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For Immediate Release
Office of the Press Secretary
January 31, 2001

Remarks by the President Before Cabinet Meeting
The Cabinet Room

2:28 P.M. EST

          THE PRESIDENT:  Thank you all for coming.  In my first Cabinet meeting we're going to discuss a variety of topics today.  I'm going to remind all of us it's an honor to serve the country.  I expect only one standard, and that's the highest of ethical standards.  We're putting together a great team to serve America.  That's what we're here for.

          I am going to talk a little bit about reminding people that a dollar spent is a tax -- is somebody's money, and that we expect there to be lean budgets, good stewards of the people's money.  We'll hear from some of the Cabinet officers about what may be going on.  I suspect the Energy Secretary may want to brief us.  I think the Secretary of Treasury will give us an update on what's going on the economy and tax relief.

          I want to assure Americans that they're going to be as proud of this Cabinet as I am.  This is a wonderful group of men and women who have agreed to serve their country, for which I'm grateful.

          I'll be glad to answer a few questions.

          Q    Mr. President, are you beginning to think that Congress might act more quickly on your tax cuts if you break it up into pieces and seek across-the-board tax cut first?

          THE PRESIDENT:  I told the Speaker and anybody else who will listen on the House side, where the legislation must begin, that we're interested in the results.  If that's what it takes to get the bill through, we'll be willing to listen.  This is an administration that's mindful of the difference between the Legislative Branch and the Executive Branch.  We will make suggestions if asked.  If the Speaker and Chairman Thomas and others believe that the best way to get our plan in place that will help bolster the economy that we believe needs bolstering, we'll listen and work with them.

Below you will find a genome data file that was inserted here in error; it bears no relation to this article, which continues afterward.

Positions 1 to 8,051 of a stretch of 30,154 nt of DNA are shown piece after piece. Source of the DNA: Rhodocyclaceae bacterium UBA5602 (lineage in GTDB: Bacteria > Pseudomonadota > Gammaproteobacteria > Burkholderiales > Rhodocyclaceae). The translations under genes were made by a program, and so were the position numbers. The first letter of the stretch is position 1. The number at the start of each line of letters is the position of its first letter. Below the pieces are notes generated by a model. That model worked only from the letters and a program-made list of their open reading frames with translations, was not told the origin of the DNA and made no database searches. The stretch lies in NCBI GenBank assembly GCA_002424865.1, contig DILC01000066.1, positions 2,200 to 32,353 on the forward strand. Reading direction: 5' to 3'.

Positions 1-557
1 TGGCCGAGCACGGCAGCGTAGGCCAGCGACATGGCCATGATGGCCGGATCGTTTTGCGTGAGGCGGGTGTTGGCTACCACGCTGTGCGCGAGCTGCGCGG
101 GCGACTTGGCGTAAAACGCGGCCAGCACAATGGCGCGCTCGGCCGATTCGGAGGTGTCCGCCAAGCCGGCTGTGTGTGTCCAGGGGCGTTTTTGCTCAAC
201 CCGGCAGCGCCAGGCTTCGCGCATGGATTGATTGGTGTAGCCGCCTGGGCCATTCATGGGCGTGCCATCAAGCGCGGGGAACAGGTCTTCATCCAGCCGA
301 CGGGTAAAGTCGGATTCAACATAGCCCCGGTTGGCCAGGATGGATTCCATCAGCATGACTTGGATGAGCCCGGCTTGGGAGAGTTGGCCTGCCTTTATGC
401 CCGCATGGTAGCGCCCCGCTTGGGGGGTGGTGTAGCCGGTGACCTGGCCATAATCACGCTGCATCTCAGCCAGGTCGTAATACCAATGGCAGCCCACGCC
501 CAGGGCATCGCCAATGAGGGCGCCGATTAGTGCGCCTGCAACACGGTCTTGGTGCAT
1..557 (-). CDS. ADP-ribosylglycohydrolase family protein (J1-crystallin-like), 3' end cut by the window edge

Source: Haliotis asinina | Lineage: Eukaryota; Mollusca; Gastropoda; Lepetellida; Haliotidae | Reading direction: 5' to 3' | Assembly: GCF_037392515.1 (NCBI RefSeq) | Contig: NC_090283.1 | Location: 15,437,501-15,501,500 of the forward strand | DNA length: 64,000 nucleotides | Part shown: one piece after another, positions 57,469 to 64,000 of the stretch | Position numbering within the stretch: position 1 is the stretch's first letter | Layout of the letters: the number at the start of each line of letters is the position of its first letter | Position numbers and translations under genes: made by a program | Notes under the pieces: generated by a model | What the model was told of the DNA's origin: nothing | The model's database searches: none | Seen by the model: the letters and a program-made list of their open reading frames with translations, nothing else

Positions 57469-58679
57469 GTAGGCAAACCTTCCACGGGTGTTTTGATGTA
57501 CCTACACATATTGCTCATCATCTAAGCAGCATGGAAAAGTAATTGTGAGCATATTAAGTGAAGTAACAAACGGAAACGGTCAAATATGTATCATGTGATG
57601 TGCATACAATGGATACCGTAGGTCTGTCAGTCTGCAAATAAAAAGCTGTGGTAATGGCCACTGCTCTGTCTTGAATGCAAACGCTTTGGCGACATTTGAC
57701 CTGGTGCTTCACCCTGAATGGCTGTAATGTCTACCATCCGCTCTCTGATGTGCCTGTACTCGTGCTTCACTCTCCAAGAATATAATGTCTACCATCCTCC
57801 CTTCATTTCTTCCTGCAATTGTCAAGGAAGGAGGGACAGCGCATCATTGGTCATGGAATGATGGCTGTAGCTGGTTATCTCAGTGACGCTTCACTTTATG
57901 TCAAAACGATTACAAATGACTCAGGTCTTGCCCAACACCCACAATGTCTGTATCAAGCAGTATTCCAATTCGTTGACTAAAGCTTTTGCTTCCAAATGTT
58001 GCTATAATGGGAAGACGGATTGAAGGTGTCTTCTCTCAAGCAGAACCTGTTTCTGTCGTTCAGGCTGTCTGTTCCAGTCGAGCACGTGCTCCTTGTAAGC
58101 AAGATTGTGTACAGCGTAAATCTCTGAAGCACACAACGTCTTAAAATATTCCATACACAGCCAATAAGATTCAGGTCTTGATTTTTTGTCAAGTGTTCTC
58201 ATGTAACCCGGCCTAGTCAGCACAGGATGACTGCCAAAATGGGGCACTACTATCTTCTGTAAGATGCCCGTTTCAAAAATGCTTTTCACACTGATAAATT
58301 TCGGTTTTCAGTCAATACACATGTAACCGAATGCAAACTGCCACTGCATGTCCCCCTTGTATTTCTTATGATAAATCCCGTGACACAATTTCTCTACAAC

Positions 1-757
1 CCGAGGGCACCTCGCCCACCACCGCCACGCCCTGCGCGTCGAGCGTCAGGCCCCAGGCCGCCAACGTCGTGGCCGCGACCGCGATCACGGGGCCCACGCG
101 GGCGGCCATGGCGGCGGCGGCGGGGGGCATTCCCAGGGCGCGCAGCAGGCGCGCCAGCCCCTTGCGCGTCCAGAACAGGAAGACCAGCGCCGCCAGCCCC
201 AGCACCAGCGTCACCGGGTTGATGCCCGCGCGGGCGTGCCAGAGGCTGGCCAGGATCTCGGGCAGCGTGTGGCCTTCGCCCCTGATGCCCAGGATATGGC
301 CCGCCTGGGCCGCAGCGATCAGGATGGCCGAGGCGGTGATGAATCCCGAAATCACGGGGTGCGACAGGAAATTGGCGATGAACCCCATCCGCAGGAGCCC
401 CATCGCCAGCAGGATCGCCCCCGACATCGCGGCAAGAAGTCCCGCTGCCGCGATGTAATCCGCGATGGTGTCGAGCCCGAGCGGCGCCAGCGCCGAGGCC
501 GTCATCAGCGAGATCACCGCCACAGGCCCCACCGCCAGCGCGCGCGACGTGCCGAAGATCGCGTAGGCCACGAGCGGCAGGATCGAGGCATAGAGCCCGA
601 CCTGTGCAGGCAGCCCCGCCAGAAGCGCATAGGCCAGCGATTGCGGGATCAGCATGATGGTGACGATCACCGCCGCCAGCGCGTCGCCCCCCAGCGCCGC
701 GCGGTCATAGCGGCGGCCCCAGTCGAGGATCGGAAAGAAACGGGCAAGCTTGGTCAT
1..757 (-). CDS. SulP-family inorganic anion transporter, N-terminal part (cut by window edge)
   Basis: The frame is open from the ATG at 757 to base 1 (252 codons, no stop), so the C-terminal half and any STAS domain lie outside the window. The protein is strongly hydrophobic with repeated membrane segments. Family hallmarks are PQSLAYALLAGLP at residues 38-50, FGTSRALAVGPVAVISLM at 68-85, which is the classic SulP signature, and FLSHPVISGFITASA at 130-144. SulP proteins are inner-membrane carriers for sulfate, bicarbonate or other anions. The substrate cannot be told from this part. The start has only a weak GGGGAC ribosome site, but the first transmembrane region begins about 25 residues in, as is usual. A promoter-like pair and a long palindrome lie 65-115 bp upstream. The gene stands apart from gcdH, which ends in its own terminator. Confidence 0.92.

Q    Mr. President, does the verdict in the Pan Am bombing case -- should it leave any doubt that Libya was behind the bombing of Pan Am 103 as an act of state?

          THE PRESIDENT:  This was a high official.  We've made it very clear that this administration is going to hold the Libyans accountable. We expect them to pay reparations.  The Secretary of State is in complete agreement.

          Q    If they pay reparations --

          THE PRESIDENT:  Let's see if they do.

          Q    The government of Tripoli just announced as we were coming in here that they will accept no responsibility for what happened.  What happens now from the U.S. side?

          THE PRESIDENT:  We'll develop a plan.

          Q    Welcome back, Mr. Powell.

          THE PRESIDENT:  He looks pretty good here, doesn't he? (Laughter.)

                              END              2:31 P.M. EST

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